I would like to try the attached circuit (minus the inductor) with a mosfet to drive two relatively small motors (about 5 amps each).
I am ordering parts and would like to build a circuit like the one shown on Grumpy Mike’s decoupling page at the bottom.
The Arduino will be reading PIR sensors and Sonic Sensors.
If a single battery supply provides enough power (such as a 35Ah deep cycle), can I get away with one power supply? Or is it standard practice to have the Arduino power supply separate from the motor power supply?
A separate power supply is an easy way to keep the power to the microcontroller clean and I see a lot smart people recommend separate power supplies.
That said, I have a lot of different types of robots and none of the have separate power supplies for the microcontroller.
From reading a previous thread (here), I think you are being influenced too much by the statement on Grumpy Mike's decoupling page "The inductance value is not too critical, but generally as big as you can manage, a few tens of mill Henrys is normal".
For a rating of 5 amps, reasonable size inductors of about 220µH are readily available as this example. Such inductors can have valuable reactance (in ohms) at frequencies such as 100kHz. I therefore suggest you consider placing such an inductor in series with each motor (with the decoupling capacitors as shown in your circuit diagram).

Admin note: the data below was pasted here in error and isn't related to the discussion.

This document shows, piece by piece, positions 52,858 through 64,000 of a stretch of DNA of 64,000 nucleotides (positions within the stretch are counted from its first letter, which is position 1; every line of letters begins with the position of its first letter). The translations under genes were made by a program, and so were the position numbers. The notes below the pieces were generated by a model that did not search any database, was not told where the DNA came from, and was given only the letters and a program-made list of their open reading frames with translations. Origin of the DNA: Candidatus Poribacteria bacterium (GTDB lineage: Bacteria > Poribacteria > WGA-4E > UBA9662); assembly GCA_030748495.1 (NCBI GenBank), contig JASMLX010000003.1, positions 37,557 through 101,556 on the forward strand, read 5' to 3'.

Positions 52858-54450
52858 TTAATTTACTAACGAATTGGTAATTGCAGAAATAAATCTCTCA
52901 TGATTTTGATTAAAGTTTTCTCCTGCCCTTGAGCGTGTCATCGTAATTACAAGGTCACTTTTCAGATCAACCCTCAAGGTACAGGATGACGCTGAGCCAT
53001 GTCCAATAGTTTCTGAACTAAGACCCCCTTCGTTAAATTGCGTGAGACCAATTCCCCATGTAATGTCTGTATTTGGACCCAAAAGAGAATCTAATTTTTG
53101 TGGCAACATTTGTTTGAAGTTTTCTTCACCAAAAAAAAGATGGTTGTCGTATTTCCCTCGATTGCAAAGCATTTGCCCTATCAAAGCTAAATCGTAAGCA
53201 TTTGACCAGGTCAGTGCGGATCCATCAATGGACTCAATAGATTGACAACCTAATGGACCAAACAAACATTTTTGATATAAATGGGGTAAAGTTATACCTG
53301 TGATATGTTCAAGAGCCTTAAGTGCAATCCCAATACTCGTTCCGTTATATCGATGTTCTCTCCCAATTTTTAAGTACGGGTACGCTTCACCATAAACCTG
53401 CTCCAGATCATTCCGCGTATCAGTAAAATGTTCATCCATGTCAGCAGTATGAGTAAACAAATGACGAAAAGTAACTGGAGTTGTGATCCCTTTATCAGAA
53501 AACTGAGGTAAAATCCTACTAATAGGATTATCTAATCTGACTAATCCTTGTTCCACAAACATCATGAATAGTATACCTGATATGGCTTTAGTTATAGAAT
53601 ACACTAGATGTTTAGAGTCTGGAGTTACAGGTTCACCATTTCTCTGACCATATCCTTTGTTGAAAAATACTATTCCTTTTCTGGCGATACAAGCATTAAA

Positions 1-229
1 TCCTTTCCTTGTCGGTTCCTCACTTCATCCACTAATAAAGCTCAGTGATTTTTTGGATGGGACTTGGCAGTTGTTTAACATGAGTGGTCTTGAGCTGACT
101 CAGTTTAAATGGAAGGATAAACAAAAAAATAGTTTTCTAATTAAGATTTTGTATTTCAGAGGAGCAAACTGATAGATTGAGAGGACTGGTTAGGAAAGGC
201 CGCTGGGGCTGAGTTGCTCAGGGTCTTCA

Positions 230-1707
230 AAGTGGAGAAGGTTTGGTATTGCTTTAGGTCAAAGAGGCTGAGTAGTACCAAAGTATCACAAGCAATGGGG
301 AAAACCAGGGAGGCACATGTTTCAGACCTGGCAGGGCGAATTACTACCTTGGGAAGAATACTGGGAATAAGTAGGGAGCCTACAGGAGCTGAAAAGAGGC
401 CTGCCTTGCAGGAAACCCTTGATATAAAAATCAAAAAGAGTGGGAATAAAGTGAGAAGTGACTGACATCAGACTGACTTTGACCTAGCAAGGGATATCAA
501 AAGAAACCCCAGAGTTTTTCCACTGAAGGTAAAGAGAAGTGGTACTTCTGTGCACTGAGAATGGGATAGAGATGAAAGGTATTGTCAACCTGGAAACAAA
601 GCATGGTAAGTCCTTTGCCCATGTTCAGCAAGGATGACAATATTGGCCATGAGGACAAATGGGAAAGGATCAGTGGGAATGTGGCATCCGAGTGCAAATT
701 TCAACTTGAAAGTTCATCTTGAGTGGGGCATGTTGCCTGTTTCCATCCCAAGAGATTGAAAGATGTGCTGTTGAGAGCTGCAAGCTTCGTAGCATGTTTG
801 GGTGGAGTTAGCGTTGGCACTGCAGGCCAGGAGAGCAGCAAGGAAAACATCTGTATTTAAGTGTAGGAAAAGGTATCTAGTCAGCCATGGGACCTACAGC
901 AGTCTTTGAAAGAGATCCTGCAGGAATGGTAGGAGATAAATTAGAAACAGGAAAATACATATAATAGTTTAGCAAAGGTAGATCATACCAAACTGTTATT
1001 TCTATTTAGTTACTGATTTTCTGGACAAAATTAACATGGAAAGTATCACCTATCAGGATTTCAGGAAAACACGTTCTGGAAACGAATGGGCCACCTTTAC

You could also place an inductor in series with the power from your battery going to your Arduino and its associated sensors, breakout boards etc. As there will be much lower current, you could have a higher value of inductance and/or a smaller component. Again, include decoupling capacitors. If you are planning to use a 12 volt battery, a voltage regulator could provide some valuable protection against electrical noise from the motors.
It may be a mistake to choose as large an inductance as you can manage because components with larger values of inductance tend to have lower self-resonant frequency (SRF).